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What Happened to Facebook?
And what happens to Facebook users? Do they care? Nah!
SAN FRANCISCO (EFF) — The Electronic Frontier Foundation have been keeping a close eye on Facebook privacy policies. On 28 April they published excerpts from said policies from 2005 and forward to the present day. They paint a clear picture.
'Watch closely as your privacy disappears one small change at a time.'
Facebook 28 June 2005
Facebook was known as 'Thefacebook' back then. [Nostalgia isn't what it used to be.]
Note the middle paragraph.
'No personal information that you submit to Thefacebook [sic] will be available to any user of the Web Site who does not belong to at least one of the groups specified by you in your privacy settings.'
Then there's this little gem about removing data in your account.
'Thefacebook users may modify or remove any of their personal information at any time by logging into their account. Information will be updated immediately.'
And so you don't get too cozy or complacent, there's this insignificant caveat.
Facebook 27 February 2006
'We understand you may not want everyone in the world to have the information you share on Facebook; that is why we give you control of your information. Our default privacy settings limit the information displayed in your profile to your school, your specified local area, and other reasonable community limitations that we tell you about.'
Facebook 23 October 2006
The first of the two 'core principles' is excellent.
'You should have control over your personal information.'
The EFF want to also point to the following.
'Profile information you submit to Facebook will be available to users of Facebook who belong to at least one of the networks you allow to access the information through your privacy settings (e.g., school, geography, friends of friends). Your name, school name, and profile picture thumbnail will be available in search results across the Facebook network unless you alter your privacy settings.'
Facebook 19 November 2009
Wayback has no further Facebook privacy policies after 30 July 2008. The information below comes from other sources.
'Facebook is designed to make it easy for you to share your information with anyone you want. You decide how much information you feel comfortable sharing on Facebook and you control how it is distributed through your privacy settings. You should review the default privacy settings and change them if necessary to reflect your preferences. You should also consider your settings whenever you share information.'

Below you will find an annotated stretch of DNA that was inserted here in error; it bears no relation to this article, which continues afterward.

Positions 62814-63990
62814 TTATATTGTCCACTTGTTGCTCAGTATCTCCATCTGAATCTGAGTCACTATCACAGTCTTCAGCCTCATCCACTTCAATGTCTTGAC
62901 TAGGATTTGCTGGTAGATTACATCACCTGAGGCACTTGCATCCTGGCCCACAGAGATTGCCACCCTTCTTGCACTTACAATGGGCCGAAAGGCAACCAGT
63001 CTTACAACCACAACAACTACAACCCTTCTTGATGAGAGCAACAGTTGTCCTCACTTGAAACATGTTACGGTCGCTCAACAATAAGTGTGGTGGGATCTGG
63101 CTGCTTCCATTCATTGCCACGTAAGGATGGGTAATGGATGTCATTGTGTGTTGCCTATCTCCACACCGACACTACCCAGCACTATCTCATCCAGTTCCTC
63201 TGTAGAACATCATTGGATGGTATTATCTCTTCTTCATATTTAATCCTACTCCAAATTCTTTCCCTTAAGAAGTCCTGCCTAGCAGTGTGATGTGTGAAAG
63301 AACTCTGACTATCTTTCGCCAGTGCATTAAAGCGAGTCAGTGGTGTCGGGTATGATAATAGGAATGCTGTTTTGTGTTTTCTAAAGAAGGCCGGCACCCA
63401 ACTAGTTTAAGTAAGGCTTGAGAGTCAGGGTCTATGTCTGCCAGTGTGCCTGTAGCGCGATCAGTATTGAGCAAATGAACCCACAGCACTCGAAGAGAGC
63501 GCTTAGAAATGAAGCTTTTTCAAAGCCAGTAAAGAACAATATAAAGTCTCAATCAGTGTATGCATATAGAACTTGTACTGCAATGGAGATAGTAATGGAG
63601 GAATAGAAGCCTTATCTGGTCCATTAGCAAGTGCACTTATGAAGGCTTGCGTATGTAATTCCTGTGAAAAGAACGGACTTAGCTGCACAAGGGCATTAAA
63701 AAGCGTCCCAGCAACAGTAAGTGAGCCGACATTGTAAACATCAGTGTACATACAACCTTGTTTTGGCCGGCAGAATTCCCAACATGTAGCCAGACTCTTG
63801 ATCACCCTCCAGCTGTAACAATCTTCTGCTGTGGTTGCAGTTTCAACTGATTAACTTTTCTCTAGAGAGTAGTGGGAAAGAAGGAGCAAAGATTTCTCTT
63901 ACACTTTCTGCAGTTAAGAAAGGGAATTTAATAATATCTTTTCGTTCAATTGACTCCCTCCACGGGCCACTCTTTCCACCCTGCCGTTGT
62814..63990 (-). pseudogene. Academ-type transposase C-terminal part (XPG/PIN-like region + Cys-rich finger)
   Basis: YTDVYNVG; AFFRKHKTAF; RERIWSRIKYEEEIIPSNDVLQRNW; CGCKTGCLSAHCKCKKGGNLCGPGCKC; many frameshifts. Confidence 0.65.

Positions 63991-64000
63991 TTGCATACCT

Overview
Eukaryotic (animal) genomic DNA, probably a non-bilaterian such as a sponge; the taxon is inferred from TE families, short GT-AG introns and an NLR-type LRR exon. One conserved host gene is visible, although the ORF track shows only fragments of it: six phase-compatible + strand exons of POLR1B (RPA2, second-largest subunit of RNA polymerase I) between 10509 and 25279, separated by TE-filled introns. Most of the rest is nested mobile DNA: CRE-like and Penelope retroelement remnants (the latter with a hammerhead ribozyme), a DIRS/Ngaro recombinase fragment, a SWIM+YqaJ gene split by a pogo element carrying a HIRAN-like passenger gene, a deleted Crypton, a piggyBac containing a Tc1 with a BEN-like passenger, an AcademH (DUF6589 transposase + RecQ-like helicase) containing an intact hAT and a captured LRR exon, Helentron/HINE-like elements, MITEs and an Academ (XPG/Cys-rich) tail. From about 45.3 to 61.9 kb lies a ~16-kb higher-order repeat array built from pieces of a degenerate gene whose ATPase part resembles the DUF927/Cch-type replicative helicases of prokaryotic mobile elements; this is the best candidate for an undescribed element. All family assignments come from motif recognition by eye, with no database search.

'Information set to 'everyone' is publicly available information, may be accessed by everyone on the Internet (including people not logged into Facebook) is subject to indexing by third party search engines, may be associated with you outside of Facebook (such as when you visit other sites on the internet) and may be imported and exported by us and others without privacy limitations. The default privacy setting for certain types of information you post on Facebook is set to 'everyone'. You can review and change the default settings in your privacy settings.'
'Facebook is a free service supported primarily by advertising. We will not share your information with advertisers without your consent.'
Facebook 9 December 2009
Big changes in a small time. Privacy ('considered publicly available to everyone') takes an explicitly deep dive.
'Certain categories of information such as your name, profile photo, list of friends and pages you are a fan of, gender, geographic region, and networks you belong to are considered publicly available to everyone, including Facebook-enhanced applications, and therefore do not have privacy settings. You can, however, limit the ability of others to find this information through search using your search privacy settings.'
Facebook 22 April 2010
'When you connect with an application or website it will have access to General Information about you. The term General Information includes your and your friends' names, profile pictures, gender, user IDs, connections, and any content shared using the Everyone privacy setting.'
'The default privacy setting for certain types of information you post on Facebook is set to Everyone.'
The policy changes over the years tell a clear story - the classic scenario of Eloi and Morlock, of Bait and Switch. Users were lured into the site on the explicit promise their information would be kept private. But things have to change when the revenue streams appear - but of course without eroding confidence too much, without everyone fleeing in panic.
A good way to start is to change 'opt in' to 'opt out'. That usually confuses most of them.
Why Facebook users have been so naïve remains a mystery. It can't be gullibility and stupidity alone - or can it?
Peer pressure! Peer pressure's a terrible thing!
- Kate in French Kiss
rocket.ly: Top Ten Reasons You Should Quit Facebook